Frame Game

What’s a roller with a bad frame? For every new size roller, someone’s got to find the cage that works just right. Put a car in neutral and it will at least roll, but put a roller in neutral and it’ll skid—all the way down the wall. To avoid this kind of wreck, manufacturers have made strides with frames as well, said Kolilias at ArroWorthy. “Our Barracuda roller fames have caught on with the professional painter,” he said. “They are easy to use and very durable.” If it’s a bigger roller, the barracuda has a model to fit. “The professional contractor is always looking for convenience and the best way he can finish his job task with satisfactory results. Developing and offering the right sizes and naps for the job is a great way to satisfying the needs of the market. Arroworthy’s new Barracuda 14″ and 18″ roller frames are a great example.”

Frames are made specifically to fit the roller that goes on it, he continued, vs. stretching or squishing the technology from another size. “Each size needs different tooling and molds. For our Barracuda series we had to build new molds for 7, 9 and 14″. We also needed to make sure each size had the right balance, feel, and strength as originally intended.”

Also from ArroWorthy is the 12-18″ Adjustable U Frame, which adjusts, as per its name, to rollers from 12-18″—a great help for painters with a wide variety of sizes.

 

Categorically Mature

This is, however, a well-settled category—it’s not something you have to convince most customers they need, except perhaps a guy who’s 85 and hasn’t painted since 1948. Other than that, the roller category shouldn’t be a surprise

However, and it’s a big however, it’s important to surprise them with just the roller they need, and that everyone can figure out what that roller is. Schmitke has seen his share of out of date roller displays. Ask yourself, as you’re bringing in that new line of coatings, if your applicators are up to date as well. “Pay careful attention to any changes in the coatings you are offering,” he recommends. “It is quite common to find an applicator mix that hasn’t been changed in several years in the same store where new stain lines, paint lines and specialty coatings have been launched. Always remember that paint applicators are a complimentary sale to the coatings offered in your retail location. We find many categories of coatings are underrepresented when it comes to the corresponding applicators to properly apply them.”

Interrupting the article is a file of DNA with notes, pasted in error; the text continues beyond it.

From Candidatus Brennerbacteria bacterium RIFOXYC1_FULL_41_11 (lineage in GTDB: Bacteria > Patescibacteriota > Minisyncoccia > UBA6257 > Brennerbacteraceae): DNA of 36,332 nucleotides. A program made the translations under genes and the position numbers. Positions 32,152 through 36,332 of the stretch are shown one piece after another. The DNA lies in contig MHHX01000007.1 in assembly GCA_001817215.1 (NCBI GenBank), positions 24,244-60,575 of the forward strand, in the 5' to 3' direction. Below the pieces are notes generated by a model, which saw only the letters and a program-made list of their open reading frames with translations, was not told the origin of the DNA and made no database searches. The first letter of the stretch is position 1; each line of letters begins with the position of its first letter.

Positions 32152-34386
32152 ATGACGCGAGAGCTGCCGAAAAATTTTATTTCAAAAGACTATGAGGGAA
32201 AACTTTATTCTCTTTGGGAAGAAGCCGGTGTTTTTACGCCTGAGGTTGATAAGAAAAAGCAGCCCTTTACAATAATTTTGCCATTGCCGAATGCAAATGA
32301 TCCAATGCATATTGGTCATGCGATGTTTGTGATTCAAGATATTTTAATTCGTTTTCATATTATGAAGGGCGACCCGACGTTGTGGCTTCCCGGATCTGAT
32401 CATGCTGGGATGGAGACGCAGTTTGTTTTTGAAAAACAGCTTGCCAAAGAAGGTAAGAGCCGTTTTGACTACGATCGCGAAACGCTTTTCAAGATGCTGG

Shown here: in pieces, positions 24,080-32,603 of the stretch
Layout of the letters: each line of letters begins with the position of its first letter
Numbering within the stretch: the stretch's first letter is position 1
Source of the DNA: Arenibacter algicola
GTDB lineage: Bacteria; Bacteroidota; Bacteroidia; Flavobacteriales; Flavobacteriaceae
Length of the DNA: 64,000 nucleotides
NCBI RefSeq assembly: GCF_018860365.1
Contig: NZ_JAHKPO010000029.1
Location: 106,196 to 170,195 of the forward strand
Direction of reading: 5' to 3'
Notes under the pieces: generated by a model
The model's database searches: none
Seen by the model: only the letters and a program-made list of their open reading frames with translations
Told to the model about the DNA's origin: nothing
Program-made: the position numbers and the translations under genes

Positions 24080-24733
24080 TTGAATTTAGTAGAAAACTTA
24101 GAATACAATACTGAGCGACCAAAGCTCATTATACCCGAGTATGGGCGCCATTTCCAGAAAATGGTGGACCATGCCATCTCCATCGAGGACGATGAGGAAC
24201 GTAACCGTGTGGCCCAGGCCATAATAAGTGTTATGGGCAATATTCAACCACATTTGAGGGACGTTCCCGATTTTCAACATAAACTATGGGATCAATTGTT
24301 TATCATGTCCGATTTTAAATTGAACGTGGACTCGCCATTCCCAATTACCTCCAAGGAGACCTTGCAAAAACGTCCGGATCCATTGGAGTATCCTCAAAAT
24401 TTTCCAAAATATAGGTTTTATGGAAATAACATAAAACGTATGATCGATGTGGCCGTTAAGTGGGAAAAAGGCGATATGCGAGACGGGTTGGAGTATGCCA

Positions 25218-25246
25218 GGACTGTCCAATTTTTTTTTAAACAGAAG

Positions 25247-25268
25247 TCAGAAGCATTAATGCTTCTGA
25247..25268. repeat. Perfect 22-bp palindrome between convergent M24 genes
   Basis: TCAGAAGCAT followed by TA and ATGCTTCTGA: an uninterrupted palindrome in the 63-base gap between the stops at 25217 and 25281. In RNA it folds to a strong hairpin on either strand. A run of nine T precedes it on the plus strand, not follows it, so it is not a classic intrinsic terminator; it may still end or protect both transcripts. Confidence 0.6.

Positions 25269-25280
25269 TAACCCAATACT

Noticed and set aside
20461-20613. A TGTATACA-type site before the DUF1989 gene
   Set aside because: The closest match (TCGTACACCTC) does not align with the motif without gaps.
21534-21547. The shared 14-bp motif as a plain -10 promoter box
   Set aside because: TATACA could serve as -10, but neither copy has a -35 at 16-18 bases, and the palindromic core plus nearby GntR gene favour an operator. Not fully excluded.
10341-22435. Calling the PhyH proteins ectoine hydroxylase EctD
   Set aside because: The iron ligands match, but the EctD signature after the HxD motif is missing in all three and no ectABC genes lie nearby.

That being said, you still might have to wow them with your knowledge and advice. What seems like a no brainer to you might be a head buster even to an experienced painter looking at new choices. “Labels for paint brushes and rollers typically indicate the intended use of the paint tool,” Schmitke said. “However, this can be confusing since paint applicators are a very SKU intensive department to shop. It’s pretty easy to determine the correct sizes and materials in brushes as customers can touch, feel and interact with them prior to making a purchase. Roller covers are a bit different in that consumers need to determine proper width, material, and nap length prior to making a purchase. They should pay careful attention to the texture and/or surface smoothness of the area to be painted, and read the packaging carefully to determine which applicator is best suited to their project.”

We quoted Ben Waksman as saying this last month, but rather than it being something that goes without saying, it’s something that bears repeating!

“Independents do their customers a favor selling them a better-quality brush and roller. Not only will it make the paint go on easier, but once it dries it is evident that the coverage went on more evenly and smoothly.”

 

The Purdy 9″ Revolution frame is very lightweight and a great choice for use with an extension pole. It has an easy one-handed roller cover release and is acme threaded for fast attachability.